A while back, I was browsing in a bookstore and I saw a book about President Dwight D. Eisenhower and Vietnam. The historical narrative that I had long heard was that President John F. Kennedy was the President who began the process of getting the United States embroiled in Vietnam, but this book was apparently claiming that such a process began with Eisenhower. I did not buy the book, nor did I read enough of it to get the gist of its author's argument. Plus, I don't remember the book's title. I'm sure that the author made a case, as many authors do. But I remembered this book during my latest reading of Stephen Ambrose's Nixon: The Education of a Politician, for Ambrose was arguing that Eisenhower was essentially inactive on the issue of Vietnam, whereas Vice-President Nixon wanted for Eisenhower to involve the U.S. more deeply in the region.
were in control of Vietnam when Eisenhower as President, yet the
Communists were making gains. According to Ambrose, there were symbolic
steps that Eisenhower took against Communism in Vietnam, but Eisenhower
used them as an excuse for inactivity. Nixon supported the Southeast
Asia Treaty Organization (SEATO), and Eisenhower and Secretary of State
John Foster Dulles called for "United Action" in Vietnam, which meant
that the U.S. and allies (Great Britain, France, New Zealand, Australia,
Thailand, the Philippines, Cambodia, and Laos) would unite to intervene
in Vietnam. But Eisenhower used that as an excuse to deny the French
request that the U.S. "intervene immediately and unilaterally in
Vietnam", for "Eisenhower insisted that he would not go in without
allies" (Ambrose on page 343). Eisenhower sought congressional
approval for a resolution that would grant him the authority "to use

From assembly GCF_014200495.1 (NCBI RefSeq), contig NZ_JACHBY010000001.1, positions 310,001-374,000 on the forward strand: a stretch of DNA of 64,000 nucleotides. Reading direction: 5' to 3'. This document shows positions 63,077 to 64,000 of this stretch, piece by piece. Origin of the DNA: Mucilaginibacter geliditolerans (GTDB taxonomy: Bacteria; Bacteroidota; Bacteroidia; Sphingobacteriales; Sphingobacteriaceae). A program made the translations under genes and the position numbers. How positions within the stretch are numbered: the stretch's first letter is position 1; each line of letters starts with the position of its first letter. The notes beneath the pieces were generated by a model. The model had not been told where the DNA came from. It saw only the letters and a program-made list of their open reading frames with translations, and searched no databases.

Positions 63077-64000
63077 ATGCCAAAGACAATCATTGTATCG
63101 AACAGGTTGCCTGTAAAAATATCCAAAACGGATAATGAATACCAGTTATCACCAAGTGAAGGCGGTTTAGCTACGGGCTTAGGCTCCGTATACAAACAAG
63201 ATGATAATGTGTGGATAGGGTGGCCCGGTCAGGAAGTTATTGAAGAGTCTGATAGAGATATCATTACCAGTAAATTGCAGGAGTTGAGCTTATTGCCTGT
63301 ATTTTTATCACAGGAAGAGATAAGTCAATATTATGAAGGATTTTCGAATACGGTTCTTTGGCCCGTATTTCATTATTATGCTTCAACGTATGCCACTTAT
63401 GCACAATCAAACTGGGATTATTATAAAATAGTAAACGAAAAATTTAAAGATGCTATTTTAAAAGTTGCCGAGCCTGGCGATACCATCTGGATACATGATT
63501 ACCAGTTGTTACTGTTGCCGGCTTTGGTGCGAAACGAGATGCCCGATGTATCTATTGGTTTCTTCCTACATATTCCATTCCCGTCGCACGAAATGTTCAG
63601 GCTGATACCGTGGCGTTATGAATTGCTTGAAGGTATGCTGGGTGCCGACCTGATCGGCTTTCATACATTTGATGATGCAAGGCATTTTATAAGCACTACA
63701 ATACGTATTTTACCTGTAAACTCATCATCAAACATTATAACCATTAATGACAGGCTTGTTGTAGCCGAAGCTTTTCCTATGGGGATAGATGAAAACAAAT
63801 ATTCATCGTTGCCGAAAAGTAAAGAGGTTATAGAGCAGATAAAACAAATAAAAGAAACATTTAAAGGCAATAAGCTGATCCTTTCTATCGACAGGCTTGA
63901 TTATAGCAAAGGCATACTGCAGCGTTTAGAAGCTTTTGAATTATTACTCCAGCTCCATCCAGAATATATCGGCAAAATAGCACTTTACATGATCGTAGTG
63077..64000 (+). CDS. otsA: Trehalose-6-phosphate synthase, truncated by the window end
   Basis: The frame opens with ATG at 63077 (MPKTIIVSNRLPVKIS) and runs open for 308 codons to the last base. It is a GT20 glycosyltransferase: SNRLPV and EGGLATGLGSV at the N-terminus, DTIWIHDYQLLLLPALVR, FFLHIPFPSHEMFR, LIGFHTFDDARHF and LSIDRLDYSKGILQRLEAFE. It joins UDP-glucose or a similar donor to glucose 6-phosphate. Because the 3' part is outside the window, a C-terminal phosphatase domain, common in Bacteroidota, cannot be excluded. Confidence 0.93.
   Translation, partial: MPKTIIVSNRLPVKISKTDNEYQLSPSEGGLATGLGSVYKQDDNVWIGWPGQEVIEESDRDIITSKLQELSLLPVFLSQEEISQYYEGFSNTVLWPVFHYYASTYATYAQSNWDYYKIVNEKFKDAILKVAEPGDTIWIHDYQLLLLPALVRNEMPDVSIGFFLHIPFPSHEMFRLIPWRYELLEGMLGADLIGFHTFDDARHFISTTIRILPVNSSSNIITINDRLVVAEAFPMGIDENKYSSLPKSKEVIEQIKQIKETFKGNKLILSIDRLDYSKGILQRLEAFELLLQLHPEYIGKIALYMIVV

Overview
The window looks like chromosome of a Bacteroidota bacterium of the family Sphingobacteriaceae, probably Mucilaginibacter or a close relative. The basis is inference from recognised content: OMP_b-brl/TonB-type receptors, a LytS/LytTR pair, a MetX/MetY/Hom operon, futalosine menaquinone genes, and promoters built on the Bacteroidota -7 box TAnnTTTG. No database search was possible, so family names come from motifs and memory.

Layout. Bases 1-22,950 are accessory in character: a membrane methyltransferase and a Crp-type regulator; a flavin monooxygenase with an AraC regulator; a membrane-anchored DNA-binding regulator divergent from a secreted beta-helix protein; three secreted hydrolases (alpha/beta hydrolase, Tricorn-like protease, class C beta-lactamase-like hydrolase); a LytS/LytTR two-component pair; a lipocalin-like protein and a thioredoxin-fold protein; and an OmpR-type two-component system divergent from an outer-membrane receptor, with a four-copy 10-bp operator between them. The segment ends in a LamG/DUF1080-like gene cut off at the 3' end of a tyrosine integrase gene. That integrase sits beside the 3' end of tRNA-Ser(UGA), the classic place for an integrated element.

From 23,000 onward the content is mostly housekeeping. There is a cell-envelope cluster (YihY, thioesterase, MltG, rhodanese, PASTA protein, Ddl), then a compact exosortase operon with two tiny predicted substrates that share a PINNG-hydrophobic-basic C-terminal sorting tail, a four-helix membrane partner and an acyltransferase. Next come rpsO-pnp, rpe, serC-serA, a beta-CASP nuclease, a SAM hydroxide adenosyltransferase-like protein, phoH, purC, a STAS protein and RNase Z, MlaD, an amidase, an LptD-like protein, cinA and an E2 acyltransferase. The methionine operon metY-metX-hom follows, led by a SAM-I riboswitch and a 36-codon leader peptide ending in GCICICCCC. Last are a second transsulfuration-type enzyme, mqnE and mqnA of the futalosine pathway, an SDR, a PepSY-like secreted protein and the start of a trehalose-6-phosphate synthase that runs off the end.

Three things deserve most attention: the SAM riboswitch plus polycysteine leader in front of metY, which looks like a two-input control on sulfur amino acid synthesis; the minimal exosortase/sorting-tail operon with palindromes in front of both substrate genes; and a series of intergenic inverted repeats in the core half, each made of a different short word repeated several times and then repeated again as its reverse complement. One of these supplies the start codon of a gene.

American air and sea power in Vietnam" (page 343), but he did not get
it, for politicians did not want another Korea. And, according to
Ambrose, Eisenhower knew that he would not get it.
the French were struggling in Dien Bien Phu, which had a significant
amount of the French garrison and thus was an important site in terms of
the French retaining control of Vietnam, Operation Vulture was
organized, and it would entail air-strikes. But there was confusion
about what kind of bombs would be dropped----atomic or
conventional----plus Eisenhower insisted that he needed congressional
approval before he could launch an air-strike. Dien Bien Phu fell to
the Communists on May 7, 1954.
When Nixon was asked when he
appeared before the American Society of Newspaper Editors if he believed
in sending American troops to Vietnam if the French left, Nixon replied
that he would personally support that, as unpopular as it might be. And
yet, Nixon overall favored relying on air strikes and a naval blockade
rather than ground troops. He did not favor using atomic weapons, but
he wanted the Communists to think that such was a possibility. He
supported finding someone who could be an effective anti-communist
Vietnamese leader, "treating the Vietnamese as partners" rather than
clients (and Nixon had a problem with France's patronizing treatment of
Vietnam), strengthening the Vietnamese economy, and the
President persuading the American people that U.S. engagement in Vietnam
was the right thing to do (Ambrose on page 347). Ambrose states that
Eisenhower did not implement this program, but Nixon implemented parts
of it when he himself was President.
But Eisenhower was still doing something, according to this September 7, 2012 New York Times article:
"By 1959, Viet Minh soldiers were infiltrating the South and escalating
the violence in South Vietnam. When Eisenhower left office, there were
about 1,000 American 'advisers' (almost all of them military men), with
many more to come." Kennedy, however, increased that number, as this article indicates:
"When Kennedy was assassinated in November 1963, there were more than
16,000 U.S. military advisers in South Vietnam..."
Eisenhower reluctant to get the U.S. involved in Vietnam? You may
recall that, in my last post on Ambrose's book, I referred to
Vice-President Nixon's speech in which he defended Eisenhower's foreign
policy, even though Nixon was much more hawkish than Eisenhower: Nixon
in defending Eisenhower said that the Communists want to draw the U.S.
into as many conflicts as possible to push the U.S. into bankruptcy.
Perhaps, as a former general and as one whose country had recently
experienced war and conflict, Eisenhower was sensitive to the human and
financial toll that war could take.
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